Dan was full of enthusiasm when he met me to bring me surfing. I was nervous and not so enthusiastic. When I say I’m going to do something, I stick to it, so I put on the wetsuit and we headed for the beach. Benone beach is one of Ireland’s longest beaches. At seven miles long, there was plenty of space for Donna to walk Sibyl and let her off for a run. The surf school has been operating for five years, and there are six instructors in total, based in Benone and Portrush beaches. Their passion for what they do, along with the fact that they want to make surfing an option for as many people as possible with different abilities through their
disability surf lessons
is very impressive.

After chatting with dan for a few minutes, I quickly relaxed because I knew I could trust him. He’s a trained lifeguard after all. We walked in the water so I could feel the size of the waves and how deep we’d be going. It was always shallow enough which was perfect for a first lesson. I knew if I fell off I could stand up really quickly. Then he showed me how to lie on the board on the sand, before taking it into the water. The nine foot board means it’s long enough for the instructor to move and direct from behind. The first while was like bodyboarding, and I went into a few waves facing them, and then out to the shore. The feeling both times was brilliant, even though I found facing the oncoming wave a bit freaky at first. After a while Dan would tell me when to kneel, and I’d move quickly from lying to kneeling on the board as the wave took it into the shore.
We went back on to the sand again to learn how to balance and put one foot forward after kneeling on the board. I did this lots more times in the water. Apparently I have good balance on the board, especially for a beginner. All that yoga must be paying off!

Obviously the point of surfing is to stand on the board and ride the waves. Dan had a brilliant way of building me up to this gradually, though there was never any pressure to do anything. He’d suggest different things I could do, but If I’d wanted to stay on my tummy on the board for an hour, he’d have let me. The more I went on one knee, the more I was tempted to stand. The more I thought about it, the more I put myself off. We decided I’d do it three more times, as the weather was starting to change. The waves became a bit bigger, and it was harder to walk out towards them. I got a few ear-full and eye-fulls of water along the way, but when you’re totally soaked, you don’t care anymore. On my second last surf in to shore, I stood up before I even had time to think. The feeling was amazing, and I wished I could have balanced longer. Instead I half fell into the water and poor Dan nearly got his hair pulled as I tried to kneel in the sand. Did I mention he had the patience of a saint? I stood again for the final time before jumping into the water and laughing. I was buzzing at that stage. I could have ran the length of the beach!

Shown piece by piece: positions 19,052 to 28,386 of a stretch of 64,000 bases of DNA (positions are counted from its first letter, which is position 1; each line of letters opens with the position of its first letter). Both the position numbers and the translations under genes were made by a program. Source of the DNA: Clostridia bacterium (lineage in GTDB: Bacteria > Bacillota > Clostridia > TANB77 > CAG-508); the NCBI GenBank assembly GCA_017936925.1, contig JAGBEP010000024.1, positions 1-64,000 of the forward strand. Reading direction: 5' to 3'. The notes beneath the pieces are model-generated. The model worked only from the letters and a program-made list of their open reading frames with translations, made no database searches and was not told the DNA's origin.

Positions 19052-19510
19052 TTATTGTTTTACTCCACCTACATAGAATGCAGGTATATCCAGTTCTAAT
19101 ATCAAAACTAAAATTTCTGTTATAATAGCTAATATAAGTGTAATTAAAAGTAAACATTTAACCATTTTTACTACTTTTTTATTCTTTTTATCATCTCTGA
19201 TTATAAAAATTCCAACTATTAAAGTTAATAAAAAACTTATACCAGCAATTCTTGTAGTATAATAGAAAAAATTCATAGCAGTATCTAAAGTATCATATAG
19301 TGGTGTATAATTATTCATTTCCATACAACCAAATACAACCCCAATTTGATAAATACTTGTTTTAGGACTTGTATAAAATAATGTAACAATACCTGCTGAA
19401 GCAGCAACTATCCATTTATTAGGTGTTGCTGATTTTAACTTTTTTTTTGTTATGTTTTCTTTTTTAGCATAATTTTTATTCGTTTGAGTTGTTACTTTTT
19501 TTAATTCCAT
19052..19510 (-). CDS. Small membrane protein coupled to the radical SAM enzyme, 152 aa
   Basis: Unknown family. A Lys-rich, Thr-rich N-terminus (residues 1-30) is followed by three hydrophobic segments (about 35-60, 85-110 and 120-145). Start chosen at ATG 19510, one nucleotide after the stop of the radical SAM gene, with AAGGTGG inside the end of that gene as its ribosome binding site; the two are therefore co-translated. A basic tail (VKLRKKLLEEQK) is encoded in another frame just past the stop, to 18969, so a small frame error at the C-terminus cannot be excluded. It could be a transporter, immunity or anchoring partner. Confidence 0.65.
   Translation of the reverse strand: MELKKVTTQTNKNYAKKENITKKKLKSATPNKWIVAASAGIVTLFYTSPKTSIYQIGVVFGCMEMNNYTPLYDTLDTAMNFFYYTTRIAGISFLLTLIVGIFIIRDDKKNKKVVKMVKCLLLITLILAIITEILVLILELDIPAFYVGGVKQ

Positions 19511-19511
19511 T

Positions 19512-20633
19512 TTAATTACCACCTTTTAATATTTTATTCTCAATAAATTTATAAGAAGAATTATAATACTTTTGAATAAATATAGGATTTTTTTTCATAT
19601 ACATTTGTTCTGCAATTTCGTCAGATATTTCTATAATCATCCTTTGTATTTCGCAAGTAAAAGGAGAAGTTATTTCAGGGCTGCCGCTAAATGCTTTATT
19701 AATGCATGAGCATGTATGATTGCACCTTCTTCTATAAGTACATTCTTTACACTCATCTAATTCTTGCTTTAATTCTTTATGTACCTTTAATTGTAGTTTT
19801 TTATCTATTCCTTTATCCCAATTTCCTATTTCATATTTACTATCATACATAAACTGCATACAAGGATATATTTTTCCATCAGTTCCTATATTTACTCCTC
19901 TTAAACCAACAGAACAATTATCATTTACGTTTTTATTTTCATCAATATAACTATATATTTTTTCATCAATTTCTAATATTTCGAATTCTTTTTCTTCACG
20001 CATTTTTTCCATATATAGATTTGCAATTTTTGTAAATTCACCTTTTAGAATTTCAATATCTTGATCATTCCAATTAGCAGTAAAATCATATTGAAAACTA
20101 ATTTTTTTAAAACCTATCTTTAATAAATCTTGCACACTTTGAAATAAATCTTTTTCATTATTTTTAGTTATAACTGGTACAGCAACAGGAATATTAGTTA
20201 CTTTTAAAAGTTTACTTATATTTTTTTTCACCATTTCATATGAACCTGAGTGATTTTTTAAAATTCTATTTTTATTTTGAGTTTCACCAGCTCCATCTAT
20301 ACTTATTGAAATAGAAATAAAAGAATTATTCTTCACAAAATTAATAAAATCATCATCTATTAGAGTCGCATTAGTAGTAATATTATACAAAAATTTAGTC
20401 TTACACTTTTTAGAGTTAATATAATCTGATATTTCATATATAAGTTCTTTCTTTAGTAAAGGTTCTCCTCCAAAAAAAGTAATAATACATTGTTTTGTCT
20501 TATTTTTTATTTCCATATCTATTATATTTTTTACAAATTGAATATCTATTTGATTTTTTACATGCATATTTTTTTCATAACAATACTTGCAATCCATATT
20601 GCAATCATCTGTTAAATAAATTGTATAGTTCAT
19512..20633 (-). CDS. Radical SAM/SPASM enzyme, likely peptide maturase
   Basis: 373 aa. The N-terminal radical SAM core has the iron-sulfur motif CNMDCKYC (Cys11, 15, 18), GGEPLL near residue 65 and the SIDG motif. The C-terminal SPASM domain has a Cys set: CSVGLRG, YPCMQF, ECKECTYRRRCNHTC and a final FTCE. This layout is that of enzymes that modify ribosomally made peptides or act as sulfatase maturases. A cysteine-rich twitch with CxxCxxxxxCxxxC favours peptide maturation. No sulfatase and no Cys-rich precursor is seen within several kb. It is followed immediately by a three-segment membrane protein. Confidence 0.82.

Surfing with Long Line was such a brilliant experience. The work they do is amazing, and I can’t recommend them enough. It’s a great feeling when you decide to do something completely out of your comfort zone and actually really enjoy it. It takes a certain kind of person to make that happen, and Dan did an amazing job. Believing I could do something that I know nothing about, and describing what was happening during the lesson so well made this challenge work. And it worked so well that I really really want to go back sometime and do it all again.

Going to concerts when you can’t see

I haven’t been inspired to blog much lately for some reason, but I’m hoping a few things happening in September will change that.
I mentioned in my last post that I went to a Beyoncé concert with my friends, and at times it was a very visual experience because of the type of artist she is and the type of show she puts on.
asked if I would consider writing more about my experience of going to concerts as a person who is blind. It’s not something I’ve really thought about in great detail to be honest. Sometimes it takes somebody to ask you a question to make you really think about it. Although I haven’t been listening to as much music as usual recently, and am not finding opportunities to hear live music, I’ve given Beth’s idea some thought.

I have been obsessed with music for as long as I can remember. I was always really interested in different instruments and different sounds, and how things sounded when they were recorded. I got a tape recorder when I was almost three years old, and I took it everywhere. It was hardly surprising then that when I went to my first live concert to see Bon Jovi at the age of ten, I loved every minute of the whole experience. From the anticipation of going when I got the tickets, to traveling to the venue and walking in with the crowds of people. Finding seats or a good spot to stand, depending on the venue, and recognising most of the songs by the first few notes.